Tuesday of the 25th week of Ordinary Time – Lk 8:19-21
In today’s brief Gospel, Jesus gives what seems like a rebuke to His family members. His mother and brothers, which we can take to mean cousins or any male relative, search for Him, and yet He replies, “My mother and my brothers are those who hear the word of God and act on it.” We can consider two points, and apply them to our lives: first, the sacrifice that is asked of us and of our families, and, second, the greatness of our call.
Regarding the first, it’s simply a fact that following Christ, particularly in the religious life, means a certain distancing from our families. This might be in the physical sense, meaning that we’re not in the same state or even the same country, but particularly in the sense of ordering our affections for them. Later in Luke’s Gospel, we’ll hear Christ say: “If any one comes to me without hating his father and mother, wife and children, brothers and sisters . . . he cannot be my disciple.” That hate doesn’t mean to loathe or despise; rather, it’s the way to say “love less.” Anyone who really wants to follow Christ, has to love Him more than anything else. Otherwise, our love for Christ plays second fiddle to something else, and that other thing becomes the center of our lives and our attention.
This doesn’t mean that we stop loving our families; on the contrary, that love is reordered towards the highest goal: helping them get to heaven through my prayers, sacrifices, and example. The saints understood this well. For instance, Saint Charles de Foucauld wrote that “My greatest sacrifice was being separated from my family. Once I was in the Trappist abbey, I suffered a great deal. It wasn’t the community that made be suffer; indeed, all were very good with me. Rather, it was the thought of my family that tortured me. At times, I said within myself: always, always; never, never. Always to live here, never to see them again.” Writing to his father, Saint Theopane Venard told him: “I cannot help longing for you, and missing you terribly sometimes; but love suffers and is resigned, and the thoughts of Heaven grow more vivid as we become more detached from all on earth. Only a little more trust! A little more confidence in God! A little more patience! And the end will come, and the past weary years will seem as nothing; then will arrive the moment of reunion, and all will be amply compensated for and repaid, principal and interest.” The saint clearly loves his father, but that love is ordered, because it subordinates it to the highest possible good, which is God and eternity with Him.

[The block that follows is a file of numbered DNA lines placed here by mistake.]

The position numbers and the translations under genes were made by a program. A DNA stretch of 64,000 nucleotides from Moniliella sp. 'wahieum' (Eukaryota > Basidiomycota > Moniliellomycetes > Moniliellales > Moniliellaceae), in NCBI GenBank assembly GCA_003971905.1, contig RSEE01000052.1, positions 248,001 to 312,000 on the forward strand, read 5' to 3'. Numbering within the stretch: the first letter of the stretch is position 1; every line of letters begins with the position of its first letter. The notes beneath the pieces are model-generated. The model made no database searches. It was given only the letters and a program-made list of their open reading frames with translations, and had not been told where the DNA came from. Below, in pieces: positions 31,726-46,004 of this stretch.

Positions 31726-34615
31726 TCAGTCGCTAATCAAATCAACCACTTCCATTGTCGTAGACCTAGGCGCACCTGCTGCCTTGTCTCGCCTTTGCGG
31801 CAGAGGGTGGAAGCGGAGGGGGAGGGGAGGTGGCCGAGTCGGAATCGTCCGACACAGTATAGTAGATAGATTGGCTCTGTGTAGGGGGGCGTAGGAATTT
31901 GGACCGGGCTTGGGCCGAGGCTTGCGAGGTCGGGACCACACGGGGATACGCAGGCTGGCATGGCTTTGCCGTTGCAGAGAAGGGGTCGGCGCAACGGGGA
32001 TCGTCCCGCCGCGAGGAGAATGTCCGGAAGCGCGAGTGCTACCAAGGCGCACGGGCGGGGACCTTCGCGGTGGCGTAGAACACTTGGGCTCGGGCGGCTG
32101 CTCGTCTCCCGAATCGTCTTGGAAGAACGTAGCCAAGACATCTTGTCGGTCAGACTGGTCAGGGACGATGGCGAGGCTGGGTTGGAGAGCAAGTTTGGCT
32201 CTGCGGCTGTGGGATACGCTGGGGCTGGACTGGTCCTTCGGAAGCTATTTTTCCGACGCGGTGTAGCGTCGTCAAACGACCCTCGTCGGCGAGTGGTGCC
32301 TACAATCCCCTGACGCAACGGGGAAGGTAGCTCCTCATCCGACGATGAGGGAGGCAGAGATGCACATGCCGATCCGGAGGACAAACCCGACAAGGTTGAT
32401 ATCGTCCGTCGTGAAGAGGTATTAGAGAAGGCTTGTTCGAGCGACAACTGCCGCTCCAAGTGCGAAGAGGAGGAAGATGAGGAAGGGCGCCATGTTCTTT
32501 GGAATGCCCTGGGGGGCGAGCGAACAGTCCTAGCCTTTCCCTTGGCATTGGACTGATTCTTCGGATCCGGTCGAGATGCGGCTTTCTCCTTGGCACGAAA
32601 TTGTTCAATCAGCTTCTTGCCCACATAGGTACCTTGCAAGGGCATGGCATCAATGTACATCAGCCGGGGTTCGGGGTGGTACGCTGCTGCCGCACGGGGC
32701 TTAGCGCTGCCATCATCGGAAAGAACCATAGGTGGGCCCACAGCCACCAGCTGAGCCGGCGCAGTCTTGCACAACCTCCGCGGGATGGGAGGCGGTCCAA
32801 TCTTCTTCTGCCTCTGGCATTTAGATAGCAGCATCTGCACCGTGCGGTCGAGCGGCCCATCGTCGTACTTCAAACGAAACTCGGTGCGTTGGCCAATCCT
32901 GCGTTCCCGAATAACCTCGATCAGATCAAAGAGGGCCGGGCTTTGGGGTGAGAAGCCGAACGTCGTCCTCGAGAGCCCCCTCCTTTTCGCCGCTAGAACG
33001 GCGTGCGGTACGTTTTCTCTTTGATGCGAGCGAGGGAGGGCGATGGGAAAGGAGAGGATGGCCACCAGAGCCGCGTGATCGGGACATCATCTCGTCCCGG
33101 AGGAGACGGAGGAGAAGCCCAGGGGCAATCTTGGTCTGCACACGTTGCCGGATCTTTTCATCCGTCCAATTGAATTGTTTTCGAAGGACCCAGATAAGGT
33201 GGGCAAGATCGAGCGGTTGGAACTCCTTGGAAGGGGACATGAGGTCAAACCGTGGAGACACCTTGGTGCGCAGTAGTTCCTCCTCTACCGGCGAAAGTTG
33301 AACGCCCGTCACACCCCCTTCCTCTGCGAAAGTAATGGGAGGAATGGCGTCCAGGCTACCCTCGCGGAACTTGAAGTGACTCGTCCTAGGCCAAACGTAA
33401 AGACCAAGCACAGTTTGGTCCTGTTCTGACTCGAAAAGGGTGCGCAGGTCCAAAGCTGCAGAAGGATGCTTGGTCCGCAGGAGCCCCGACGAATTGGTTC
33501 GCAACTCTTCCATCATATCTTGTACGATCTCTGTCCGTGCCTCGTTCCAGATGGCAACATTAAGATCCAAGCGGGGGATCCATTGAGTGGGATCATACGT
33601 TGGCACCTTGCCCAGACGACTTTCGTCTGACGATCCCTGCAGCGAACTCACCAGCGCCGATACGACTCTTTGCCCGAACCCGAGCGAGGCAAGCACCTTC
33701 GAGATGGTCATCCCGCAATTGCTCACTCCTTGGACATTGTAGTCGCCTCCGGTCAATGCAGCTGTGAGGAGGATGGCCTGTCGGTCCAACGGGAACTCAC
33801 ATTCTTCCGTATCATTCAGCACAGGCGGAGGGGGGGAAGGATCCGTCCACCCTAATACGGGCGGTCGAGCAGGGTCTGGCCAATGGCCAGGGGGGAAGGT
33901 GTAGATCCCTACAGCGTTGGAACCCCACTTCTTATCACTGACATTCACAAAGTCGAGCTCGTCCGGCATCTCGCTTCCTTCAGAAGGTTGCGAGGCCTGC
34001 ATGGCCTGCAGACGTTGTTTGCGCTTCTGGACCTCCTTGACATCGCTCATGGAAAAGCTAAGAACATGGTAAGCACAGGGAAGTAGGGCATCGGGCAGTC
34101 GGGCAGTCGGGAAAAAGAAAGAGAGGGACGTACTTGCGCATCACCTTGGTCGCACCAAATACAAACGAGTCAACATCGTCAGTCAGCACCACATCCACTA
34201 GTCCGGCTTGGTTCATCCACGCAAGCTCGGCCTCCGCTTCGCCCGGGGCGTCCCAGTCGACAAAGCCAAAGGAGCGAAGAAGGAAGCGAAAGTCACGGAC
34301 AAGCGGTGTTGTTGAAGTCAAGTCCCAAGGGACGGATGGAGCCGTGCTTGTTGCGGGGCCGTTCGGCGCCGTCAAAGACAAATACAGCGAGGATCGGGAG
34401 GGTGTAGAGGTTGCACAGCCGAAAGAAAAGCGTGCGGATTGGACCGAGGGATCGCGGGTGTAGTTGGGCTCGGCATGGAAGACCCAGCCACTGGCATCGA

Secondly, however, we also see the greatness of our call. Christ Himself tells us that anyone who hears the Father’s word and acts on it is like His mother, which is no small thing. Saint Bede the Venerable explains this by saying that “they who hear the word of God and do it, are called the mother of our Lord, because in their daily actions or words they bring Him forth as it were in their inmost hearts.” They give birth to the Savior again. Likewise, as we minister to others as religious and priests, and even as lay people, parents, and children who pray and work in charity, we also help them to bring about this birth in their own lives. As Saint Elizabeth of the Trinity wrote, “The life of the priest . . . is an Advent which prepares the Incarnation in souls.” “The life of the priest . . . is an Advent which prepares the Incarnation in souls.”
Today, we ask, through the intercession of Mary, Mother of God, for the grace to be like Mary, a mother who brought forth a Son for the world, so that the world might be redeemed.